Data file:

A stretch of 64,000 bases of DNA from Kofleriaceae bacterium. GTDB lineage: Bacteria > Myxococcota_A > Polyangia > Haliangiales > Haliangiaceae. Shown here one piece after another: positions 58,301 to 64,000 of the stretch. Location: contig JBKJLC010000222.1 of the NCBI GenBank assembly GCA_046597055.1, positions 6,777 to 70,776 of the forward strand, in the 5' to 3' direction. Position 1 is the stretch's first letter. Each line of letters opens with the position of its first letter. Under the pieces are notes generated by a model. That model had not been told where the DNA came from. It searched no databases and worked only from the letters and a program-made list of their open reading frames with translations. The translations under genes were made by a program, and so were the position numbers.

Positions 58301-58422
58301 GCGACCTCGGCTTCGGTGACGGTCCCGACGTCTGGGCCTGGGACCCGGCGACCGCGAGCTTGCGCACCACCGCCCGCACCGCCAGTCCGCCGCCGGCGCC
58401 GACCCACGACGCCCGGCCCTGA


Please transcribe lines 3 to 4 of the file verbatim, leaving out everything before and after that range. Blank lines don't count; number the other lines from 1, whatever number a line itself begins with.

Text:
58301 GCGACCTCGGCTTCGGTGACGGTCCCGACGTCTGGGCCTGGGACCCGGCGACCGCGAGCTTGCGCACCACCGCCCGCACCGCCAGTCCGCCGCCGGCGCC
58401 GACCCACGACGCCCGGCCCTGA